DNC v. RNC Consent Decree
In 1982, after caging in predominantly African-American and Latino neighborhoods, the Republican National Committee and New Jersey Republican State Committee entered into a consent decree with their Democratic party counterparts. Under that decree and its 1987 successor, the Republican party organizations agreed to allow a federal court to review proposed “ballot security” programs, including any proposed voter caging.
The consent decree has been invoked several times, by the parties to the decree and by others. Most recently, in late 2008, the Democratic National Committee and Obama for America sought to enforce the consent decree, claiming that the Republican National Committee had not submitted alleged ballot security operations for review. After the election, the Republican National Committee asked the federal court to vacate or substantially modify the decree. The court denied the RNC's motion to vacate the consent decree and ordered the decree remain in effect until December 2017. The RNC then appealed to the Third Circuit, which unanimously rejected the appeal and affirmed the District Court's decision. The RNC subsequently petitioned for rehearing en banc.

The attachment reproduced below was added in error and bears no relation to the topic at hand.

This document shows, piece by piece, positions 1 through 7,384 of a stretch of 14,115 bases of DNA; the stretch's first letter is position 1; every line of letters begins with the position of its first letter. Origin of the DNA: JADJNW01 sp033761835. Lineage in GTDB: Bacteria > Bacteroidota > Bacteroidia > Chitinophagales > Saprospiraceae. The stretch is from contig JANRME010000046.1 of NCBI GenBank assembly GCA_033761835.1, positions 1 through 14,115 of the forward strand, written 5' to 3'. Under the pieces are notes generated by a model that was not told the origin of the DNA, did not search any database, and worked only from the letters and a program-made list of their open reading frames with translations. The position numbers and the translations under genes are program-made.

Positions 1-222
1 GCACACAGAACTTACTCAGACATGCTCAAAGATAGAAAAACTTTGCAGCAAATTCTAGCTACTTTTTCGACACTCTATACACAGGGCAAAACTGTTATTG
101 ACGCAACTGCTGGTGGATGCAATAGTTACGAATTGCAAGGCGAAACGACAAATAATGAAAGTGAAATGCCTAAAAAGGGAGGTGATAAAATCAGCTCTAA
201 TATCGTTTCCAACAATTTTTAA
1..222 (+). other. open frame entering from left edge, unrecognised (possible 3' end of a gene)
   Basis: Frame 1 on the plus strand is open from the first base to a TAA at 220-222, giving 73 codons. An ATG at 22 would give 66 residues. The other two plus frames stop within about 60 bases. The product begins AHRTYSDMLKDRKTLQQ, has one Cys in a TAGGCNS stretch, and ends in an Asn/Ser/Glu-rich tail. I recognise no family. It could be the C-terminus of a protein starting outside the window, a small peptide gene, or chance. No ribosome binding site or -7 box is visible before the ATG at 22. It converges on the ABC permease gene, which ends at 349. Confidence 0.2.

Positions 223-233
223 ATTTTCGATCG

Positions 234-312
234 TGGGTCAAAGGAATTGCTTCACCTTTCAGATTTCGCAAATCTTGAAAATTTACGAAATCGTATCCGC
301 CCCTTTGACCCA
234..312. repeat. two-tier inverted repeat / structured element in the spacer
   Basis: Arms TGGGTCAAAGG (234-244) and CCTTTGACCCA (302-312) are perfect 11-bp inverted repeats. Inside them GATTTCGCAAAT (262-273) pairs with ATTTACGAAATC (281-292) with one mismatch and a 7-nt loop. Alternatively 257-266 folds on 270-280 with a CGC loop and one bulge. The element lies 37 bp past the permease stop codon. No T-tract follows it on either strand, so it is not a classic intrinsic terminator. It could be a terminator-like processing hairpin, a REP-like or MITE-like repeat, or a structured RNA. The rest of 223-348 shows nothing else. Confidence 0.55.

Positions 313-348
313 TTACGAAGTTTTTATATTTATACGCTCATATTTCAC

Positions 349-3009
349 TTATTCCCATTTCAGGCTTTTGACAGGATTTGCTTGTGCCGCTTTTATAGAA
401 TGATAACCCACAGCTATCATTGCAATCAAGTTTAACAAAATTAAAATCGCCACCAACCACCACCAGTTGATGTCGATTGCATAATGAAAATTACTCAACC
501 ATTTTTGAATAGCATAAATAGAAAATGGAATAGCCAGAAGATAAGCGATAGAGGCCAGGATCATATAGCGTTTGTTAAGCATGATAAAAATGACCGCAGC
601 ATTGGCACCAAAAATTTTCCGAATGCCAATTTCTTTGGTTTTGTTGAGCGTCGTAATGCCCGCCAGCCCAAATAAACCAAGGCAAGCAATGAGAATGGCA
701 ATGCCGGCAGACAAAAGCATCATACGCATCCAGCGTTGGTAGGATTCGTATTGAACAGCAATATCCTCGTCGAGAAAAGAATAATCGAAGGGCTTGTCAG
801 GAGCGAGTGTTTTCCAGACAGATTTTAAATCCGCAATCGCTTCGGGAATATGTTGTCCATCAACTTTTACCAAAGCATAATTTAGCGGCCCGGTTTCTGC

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Related Court Documents
RNC Brief in Support of Motion (2009)
DNC Brief Opposing Motion to Vacate (2009)
RNC Reply Brief (2009)
DNC Post-Hearing Brief (2009)
RNC Post-Hearing Brief (2009)
Debevoise Opinion (2009)
Debevoise Order (2009)
Malone Motion to Intervene (2004)
Malone Intervenor Complaint (2004)
Malone Memo in Support of Intervention (2004)
Malone Intervenor PI brief (2004)
Malone Order (2004)
Malone Appellate Decision (2004)
Malone en banc Decision (2004)
Malone Dismissal (2004)
2002 (New Jersey)
1990 (North Carolina)
1987 (several states)
Consent Decree (1987)